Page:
Centro Pecci, the contemporary art museum in Prato named after Luigi Pecci, reopened in January following loosened restrictions when Tuscany became a “yellow zone.” Through Friday, February 5, the museum is offering the last three days of free admission during regular opening hours (noon to 8 pm) from Wednesday to Friday. Exhibitions currently on display include Raid, Void, and Litosphere. Protext! can be accessed for reduced admission.
A handful of exhibitions had opened back in October just before the second wave of lockdown orders caused all museums in Tuscany and the rest of Italy to close into the winter holiday season. However, due to the limited exposure, some of the previous works will now be on display until March and April.
Raid by Marcello Maloberti is being shown until February 15; no entrance will be charged the first week in February. The video, playing in six minute loops, documents a performative action of different people dropping large books on the ground repeatedly. The catalogues carry the collections of big name artists over history, such as Leonardo DaVinci and Caravaggio. Inevitably, the blows cause severe damage, leaving the works torn apart with the pages all over the floor.
Until February 28, Pecci will feature Jacopo Benassi’s inaugural solo museum exhibition titled Void; no entrance will be charged the first week in February. Earning great public accolades and critical acclaims, the show details the La Spezia-born photographer and his work over 25 years. His photographs are deeply personal and raw, exploring the underground punk scene of the late 80s in his home city, and the relationship between his identity and sexuality. His own work studio is partially recreated within the space. In addition, a fundraising campaign is also relaunching: a purchase of a limited edition Benassi image helps support future initiatives of the Pecci Center.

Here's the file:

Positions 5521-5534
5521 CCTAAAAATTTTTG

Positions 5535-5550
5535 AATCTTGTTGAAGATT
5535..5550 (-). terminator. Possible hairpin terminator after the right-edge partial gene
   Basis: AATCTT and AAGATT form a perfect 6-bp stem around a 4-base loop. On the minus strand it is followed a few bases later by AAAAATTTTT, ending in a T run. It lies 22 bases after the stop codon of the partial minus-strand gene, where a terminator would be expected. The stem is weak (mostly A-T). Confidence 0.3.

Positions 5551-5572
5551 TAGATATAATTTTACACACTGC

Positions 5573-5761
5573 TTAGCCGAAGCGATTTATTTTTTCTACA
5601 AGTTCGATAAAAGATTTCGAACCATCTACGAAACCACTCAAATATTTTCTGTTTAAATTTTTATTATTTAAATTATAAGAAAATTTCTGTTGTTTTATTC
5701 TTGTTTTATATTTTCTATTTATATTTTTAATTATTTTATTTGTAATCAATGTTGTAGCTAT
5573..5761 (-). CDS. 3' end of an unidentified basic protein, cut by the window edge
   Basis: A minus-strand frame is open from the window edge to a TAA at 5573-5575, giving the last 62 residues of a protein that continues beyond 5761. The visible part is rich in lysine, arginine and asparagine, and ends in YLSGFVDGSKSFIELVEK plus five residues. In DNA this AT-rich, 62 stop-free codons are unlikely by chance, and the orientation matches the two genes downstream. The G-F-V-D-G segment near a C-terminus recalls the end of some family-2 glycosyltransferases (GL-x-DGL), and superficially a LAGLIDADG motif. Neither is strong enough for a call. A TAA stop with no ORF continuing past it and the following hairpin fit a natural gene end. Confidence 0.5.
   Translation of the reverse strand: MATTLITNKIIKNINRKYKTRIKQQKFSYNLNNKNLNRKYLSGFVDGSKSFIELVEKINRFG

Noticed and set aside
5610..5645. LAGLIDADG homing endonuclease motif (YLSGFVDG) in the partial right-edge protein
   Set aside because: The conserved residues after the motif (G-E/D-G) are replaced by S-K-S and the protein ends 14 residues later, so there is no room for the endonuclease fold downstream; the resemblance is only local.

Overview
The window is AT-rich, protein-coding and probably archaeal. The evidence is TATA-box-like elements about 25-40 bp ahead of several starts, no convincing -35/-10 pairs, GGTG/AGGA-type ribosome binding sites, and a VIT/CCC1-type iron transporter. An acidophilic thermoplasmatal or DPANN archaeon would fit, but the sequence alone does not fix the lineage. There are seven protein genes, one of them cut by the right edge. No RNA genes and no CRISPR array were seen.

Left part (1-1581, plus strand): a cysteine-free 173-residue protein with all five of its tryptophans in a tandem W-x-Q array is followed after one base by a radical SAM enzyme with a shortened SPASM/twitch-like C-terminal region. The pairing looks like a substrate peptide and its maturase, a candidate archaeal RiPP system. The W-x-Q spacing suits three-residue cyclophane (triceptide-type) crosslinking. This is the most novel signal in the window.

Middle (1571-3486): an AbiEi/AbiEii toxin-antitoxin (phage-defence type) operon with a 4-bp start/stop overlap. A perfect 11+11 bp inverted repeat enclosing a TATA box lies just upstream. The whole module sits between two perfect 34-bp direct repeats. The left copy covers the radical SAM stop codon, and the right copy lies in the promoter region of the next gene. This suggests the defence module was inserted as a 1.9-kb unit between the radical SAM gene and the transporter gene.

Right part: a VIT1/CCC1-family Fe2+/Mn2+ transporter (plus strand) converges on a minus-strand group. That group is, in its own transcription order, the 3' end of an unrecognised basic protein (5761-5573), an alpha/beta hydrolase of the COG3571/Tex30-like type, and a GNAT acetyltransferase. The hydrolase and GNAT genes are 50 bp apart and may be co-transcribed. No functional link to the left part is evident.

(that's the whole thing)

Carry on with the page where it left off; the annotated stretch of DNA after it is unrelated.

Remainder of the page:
Protext! When Fabric Becomes a Manifesto is on display until March 14. From February 3 – 5, tickets are only €5. The exhibition was curated by Camilla Mozzato and Marta Papini and shares works by Pia Camil, Marinella Senatore, Otobong Nkanga, and more. With Protext!, fabric is more than just a material for garments. It is also an instrument that can be used to share ideas, calls to action, and self-reflection
See Litosphere by April 18. Litosphere comprises two parts: an art installation called Productive by Giorgio Andreotta Calò accompanied by A Fragmented World, a film by Elena Mazzi and Sara Tirelli. The installation is made up of rows of coring from the Sulcis Iglesiente region otherwise known as Southwestern Sardinia, an area rich with mineral deposits. Calò catalogued and arranged 2000 meters – a little over a mile in length – of cylindrical rock layers to correspond to the way geologic material such as siltstone, sandstone, beige limestone, lumachella, and more have succeeded over time. On the same note, Mazzi and Tirelli’s film looks at the same materials that have shaped Earth and its various landscapes; seemingly unchanging, except in the event of major catastrophes like eruptions or earthquakes. (cathy doherty)